For all these reasons , Sarath Fonseka was denied what he felt was his rightful place as army commander. It is said that President Rajapaksa was also reluctant to appoint Sarath but Gotabaya got his brother to go ahead. Apparently the President relied on his brother’s guarantee that Sarath would be “managed” by him (Gota).
This is how Sarath became army chief. After the first year Mahinda wanted to let Sarath go but again Gotabaya intervened and stayed his brother’s hand. In the early stages Gotabaya evolved a satisfactory working relationship with Sarath and set the military juggernaut rolling forward.
Both had a lot in common as they were fellow Anandians and more or less of the same age. Sarath got into the army as part of the third intake while Gotabaya was of the fourth intake. They served together in crucial battlefronts like that of Vadamaratchi in 1987. Both played a role in the midnight express evacuation exercise of Jaffna Fort in 1990. Sarath was Colonel and Gotabaya Lt. Colonel when the latter quit the army.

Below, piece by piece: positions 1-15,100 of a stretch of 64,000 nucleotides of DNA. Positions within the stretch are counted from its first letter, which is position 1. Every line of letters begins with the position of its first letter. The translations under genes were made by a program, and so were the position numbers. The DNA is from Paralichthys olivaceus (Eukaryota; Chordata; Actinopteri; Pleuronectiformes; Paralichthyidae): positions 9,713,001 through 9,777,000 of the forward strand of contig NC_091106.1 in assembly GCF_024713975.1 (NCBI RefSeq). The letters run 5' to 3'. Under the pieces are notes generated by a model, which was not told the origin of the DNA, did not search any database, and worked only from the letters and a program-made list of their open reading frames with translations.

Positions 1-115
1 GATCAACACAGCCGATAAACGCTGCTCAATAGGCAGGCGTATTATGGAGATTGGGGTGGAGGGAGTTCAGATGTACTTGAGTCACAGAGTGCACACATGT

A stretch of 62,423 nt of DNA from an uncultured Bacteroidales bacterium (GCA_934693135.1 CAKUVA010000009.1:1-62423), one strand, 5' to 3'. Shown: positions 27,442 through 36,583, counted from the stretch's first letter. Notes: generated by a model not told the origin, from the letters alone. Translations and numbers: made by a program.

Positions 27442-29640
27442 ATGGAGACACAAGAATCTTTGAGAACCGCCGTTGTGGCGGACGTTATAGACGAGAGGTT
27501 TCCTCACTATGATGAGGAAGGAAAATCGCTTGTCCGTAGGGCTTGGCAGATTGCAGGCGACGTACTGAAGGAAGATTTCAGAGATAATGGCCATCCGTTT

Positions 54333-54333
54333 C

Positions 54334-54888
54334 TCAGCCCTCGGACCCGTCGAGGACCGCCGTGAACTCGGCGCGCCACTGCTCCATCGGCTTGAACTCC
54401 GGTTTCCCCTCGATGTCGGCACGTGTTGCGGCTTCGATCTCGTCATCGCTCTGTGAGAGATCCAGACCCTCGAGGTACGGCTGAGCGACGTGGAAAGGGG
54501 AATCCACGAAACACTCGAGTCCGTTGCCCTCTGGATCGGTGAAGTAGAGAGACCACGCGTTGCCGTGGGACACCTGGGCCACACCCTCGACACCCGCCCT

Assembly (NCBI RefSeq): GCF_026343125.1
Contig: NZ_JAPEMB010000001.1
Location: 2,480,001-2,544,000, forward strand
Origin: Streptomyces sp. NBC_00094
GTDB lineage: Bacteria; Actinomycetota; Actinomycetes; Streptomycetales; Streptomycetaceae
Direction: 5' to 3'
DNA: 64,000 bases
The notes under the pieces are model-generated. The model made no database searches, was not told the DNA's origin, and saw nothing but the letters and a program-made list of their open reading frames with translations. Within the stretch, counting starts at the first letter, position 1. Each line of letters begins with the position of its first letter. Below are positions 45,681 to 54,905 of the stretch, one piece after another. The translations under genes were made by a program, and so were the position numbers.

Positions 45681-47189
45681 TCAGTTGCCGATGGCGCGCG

Another bond between both was their common intention of destroying the LTTE. The reverse of this was that the LTTE also was determined to kill both as the Tigers realised that the death of this duo would cripple the war effort beyond redemption.
Sarath Fonseka was seriously injured in a woman suicide bomber attempt within Army Headquarters but miraculously survived and bounced back in what was perhaps a medical marvel. This was another revelation of the man’s grit and stamina.
There was a near successful attempt on Gotabaya too when a three-wheeler exploded near his convoy at the Piththala junction on Greenpath. Gotabaya was not injured but again escaped death by a hair’s breadth.
The fact that both survived LTTE attempts to kill them drew them closer and strengthened their resolve to fight the war to the finish. Initially there was a lot of camaraderie between both and so great was this perceived relationship that there were rumours of their offspring marrying. But this was simply a rumour.